Brandon Wales, the acting director of the Cybersecurity and Infrastructure Security Agency (CISA), testified to a House committee that the previously unknown vulnerabilities on Microsoft Exchange Server have been exploited globally and could have long-lasting consequences.

“CISA is already aware of widespread exploitation of the vulnerabilities, and trusted partners have observed malicious actors using these vulnerabilities to gain access to targeted organizations in the United States and globally,” Wales testified to the House Appropriations Committee’s homeland security subcommittee.

“Importantly, once an adversary gains access to a Microsoft Exchange Server, they can access and control an enterprise network even after the vulnerabilities are patched, and malicious exploitation could be executed by actors with various motivations, from stealing information to executing ransomware attacks to physically damaging infrastructure,” he warned.

Wales’s testimony came a week after CISA issued an emergency directive ordering all federal agencies to investigate for signs of compromise, and if found to immediately patch their systems to prevent exploitation.

8 users have voted.

deserves to be hacked.
for less than the cost of a Starbucks coffee once a week, actually closer to the cost of a Dunkin Donuts cost of coffee once a week, you can buy your own domain and hire a hosting service. Or go one step farther and sign up with an encrypted e-mail service.

3 users have voted.

I've seen lots of changes. What doesn't change is people. Same old hairless apes.

Matt Stoller wrote about SolarWinds and how private equity is the cause for our shitty and vulnerable infrastructure.

How to Get Rich Sabotaging Nuclear Weapons Facilities

The most interesting part of the cybersecurity problem is that it isn’t purely about government capacity at all; private sector corporations maintain critical infrastructure that is in the “battle space.” Private firms like Microsoft are being heavily scrutinized; I had one guest-post from last January on why the firm doesn’t manage its security problems particularly well, and another on how it is using its market power to monopolize the cybersecurity market with subpar products. And yet these companies have no actual public obligations, or at least, nothing formal. They are for-profit entities with little liability for the choices they make that might impose costs onto others.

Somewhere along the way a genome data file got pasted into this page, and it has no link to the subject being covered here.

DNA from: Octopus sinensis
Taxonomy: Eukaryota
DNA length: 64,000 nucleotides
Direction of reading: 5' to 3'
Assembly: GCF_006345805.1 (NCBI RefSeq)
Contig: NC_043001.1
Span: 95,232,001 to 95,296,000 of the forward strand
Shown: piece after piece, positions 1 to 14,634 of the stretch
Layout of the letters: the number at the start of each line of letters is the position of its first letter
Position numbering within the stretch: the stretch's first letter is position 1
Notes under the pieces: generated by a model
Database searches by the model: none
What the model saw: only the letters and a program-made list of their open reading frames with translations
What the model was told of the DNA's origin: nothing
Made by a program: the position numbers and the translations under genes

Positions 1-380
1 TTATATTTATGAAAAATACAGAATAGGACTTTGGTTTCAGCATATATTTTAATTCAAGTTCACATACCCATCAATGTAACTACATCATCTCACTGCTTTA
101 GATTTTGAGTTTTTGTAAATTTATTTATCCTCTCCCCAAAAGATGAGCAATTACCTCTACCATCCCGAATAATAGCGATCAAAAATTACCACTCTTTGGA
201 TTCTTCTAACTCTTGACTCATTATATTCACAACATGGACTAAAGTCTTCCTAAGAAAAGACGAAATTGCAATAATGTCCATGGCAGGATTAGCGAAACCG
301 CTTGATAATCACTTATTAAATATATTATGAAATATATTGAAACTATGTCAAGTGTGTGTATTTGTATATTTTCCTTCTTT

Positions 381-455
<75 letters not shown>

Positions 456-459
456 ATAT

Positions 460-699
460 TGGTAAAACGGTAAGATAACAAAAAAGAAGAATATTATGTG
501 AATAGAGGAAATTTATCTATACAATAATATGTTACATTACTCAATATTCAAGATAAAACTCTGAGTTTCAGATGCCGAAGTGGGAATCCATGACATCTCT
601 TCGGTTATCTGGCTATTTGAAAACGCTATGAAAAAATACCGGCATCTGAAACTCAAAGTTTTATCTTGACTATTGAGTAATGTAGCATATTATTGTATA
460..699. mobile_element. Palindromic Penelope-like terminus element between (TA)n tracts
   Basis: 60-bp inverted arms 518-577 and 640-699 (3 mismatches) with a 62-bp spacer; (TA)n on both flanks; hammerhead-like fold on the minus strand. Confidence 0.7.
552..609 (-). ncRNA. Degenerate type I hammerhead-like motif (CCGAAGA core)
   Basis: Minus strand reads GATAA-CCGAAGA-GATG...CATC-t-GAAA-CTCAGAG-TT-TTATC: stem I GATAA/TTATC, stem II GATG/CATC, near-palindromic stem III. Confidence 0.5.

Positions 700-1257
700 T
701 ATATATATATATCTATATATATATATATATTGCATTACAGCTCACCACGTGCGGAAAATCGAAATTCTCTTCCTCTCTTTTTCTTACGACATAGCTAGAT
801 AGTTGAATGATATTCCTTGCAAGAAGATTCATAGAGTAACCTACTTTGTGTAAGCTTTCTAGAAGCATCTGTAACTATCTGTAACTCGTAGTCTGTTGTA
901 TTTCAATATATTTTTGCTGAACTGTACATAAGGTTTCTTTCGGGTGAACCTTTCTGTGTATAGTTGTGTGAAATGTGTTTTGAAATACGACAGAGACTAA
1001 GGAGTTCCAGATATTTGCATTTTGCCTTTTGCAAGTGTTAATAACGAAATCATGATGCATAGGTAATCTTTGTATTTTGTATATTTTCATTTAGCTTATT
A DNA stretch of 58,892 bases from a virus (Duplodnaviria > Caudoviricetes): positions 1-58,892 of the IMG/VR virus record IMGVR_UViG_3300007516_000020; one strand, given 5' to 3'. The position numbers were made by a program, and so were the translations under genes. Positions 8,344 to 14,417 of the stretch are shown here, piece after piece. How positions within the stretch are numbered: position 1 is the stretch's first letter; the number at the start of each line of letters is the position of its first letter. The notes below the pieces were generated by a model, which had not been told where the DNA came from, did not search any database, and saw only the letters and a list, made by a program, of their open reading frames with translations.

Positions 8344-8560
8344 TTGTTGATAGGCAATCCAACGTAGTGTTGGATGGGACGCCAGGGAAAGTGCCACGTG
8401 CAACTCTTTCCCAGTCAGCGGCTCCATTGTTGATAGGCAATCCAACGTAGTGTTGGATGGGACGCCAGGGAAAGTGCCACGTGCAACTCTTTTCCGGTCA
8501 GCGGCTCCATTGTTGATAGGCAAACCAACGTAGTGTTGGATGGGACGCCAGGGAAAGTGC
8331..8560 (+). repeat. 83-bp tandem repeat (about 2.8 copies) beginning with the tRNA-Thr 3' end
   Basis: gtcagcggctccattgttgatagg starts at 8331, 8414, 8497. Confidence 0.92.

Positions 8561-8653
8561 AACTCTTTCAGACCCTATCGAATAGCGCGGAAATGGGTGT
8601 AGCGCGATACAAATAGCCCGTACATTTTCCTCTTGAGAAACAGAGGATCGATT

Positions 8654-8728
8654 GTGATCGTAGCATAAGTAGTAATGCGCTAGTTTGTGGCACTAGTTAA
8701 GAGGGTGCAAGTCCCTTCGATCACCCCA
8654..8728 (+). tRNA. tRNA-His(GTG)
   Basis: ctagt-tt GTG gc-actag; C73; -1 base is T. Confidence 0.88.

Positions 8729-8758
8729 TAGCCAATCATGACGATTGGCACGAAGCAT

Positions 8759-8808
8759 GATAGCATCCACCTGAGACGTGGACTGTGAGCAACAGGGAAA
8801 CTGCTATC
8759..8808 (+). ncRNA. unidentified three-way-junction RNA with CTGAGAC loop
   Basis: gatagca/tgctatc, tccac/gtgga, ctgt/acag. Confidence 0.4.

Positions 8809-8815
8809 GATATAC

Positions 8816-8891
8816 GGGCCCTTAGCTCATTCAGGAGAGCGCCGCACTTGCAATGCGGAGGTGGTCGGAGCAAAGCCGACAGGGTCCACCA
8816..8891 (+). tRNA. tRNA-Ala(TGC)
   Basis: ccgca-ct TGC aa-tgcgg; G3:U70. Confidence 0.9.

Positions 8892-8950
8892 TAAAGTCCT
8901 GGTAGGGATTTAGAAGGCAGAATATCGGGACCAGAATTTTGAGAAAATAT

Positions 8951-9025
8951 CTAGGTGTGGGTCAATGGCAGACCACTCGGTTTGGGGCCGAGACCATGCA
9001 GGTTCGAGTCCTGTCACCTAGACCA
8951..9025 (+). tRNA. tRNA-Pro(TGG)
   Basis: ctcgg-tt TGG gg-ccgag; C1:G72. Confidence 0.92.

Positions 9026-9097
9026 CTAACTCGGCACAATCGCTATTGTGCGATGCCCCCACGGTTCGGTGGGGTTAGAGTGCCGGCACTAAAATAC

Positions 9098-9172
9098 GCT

SolarWinds sells a network management package called Orion, and it was through Orion that the Russians invaded these systems, putting malware into updates that the company sent to clients. Now, Russian hackers are extremely sophisticated sleuths, but it didn’t take a genius to hack this company. It’s not just that criminals traded information about how to hack SolarWinds systems; one security researcher alerted the company last year that “anyone could access SolarWinds’ update server by using the password “solarwinds123.’”

Using passwords ripped form the movie Spaceballs is one thing, but it appears that lax security practice at the company was common, systemic, and longstanding. The company puts its engineering in the hands of cheaper Eastern Europe coders, where it’s easier for Russian engineers to penetrate their product development. SolarWinds didn’t bother to hire a senior official to focus on security until 2017, and then only after it was forced to do so by European regulations. Even then, SolarWinds CEO, Kevin Thompson, ignored the risk. As the New York Times noted, one security “adviser at SolarWinds, said he warned management that year that unless it took a more proactive approach to its internal security, a cybersecurity episode would be “catastrophic.” The executive in charge of security quit in frustration. Even after the hack, the company continued screwing up; SolarWinds didn’t even stop offering compromised software for several days after it was discovered.

In other words, the same sloppy and corrupt practices that allowed this massive cybersecurity hack made Bravo a billionaire. In a sense, this hack, and many more like it, will continue to happen, as long as men like Bravo get rich creating security vulnerabilities for bad actors to exploit.

In July, I interviewed Eileen Appelbaum, the author of Private Equity at Work: When Wall Street Manages Main Street. Eileen is quiet economist who has been leading the political fight against private equity barons, for years. She told me that the key problem with private equity isn’t the idea of financiers doing investment, as investment is necessary for any commercial sector to flourish. The problem is how these financiers - usually large ones who do cookie cutter deals - offload risk onto employees, lenders, investors, and the public itself.

12 users have voted.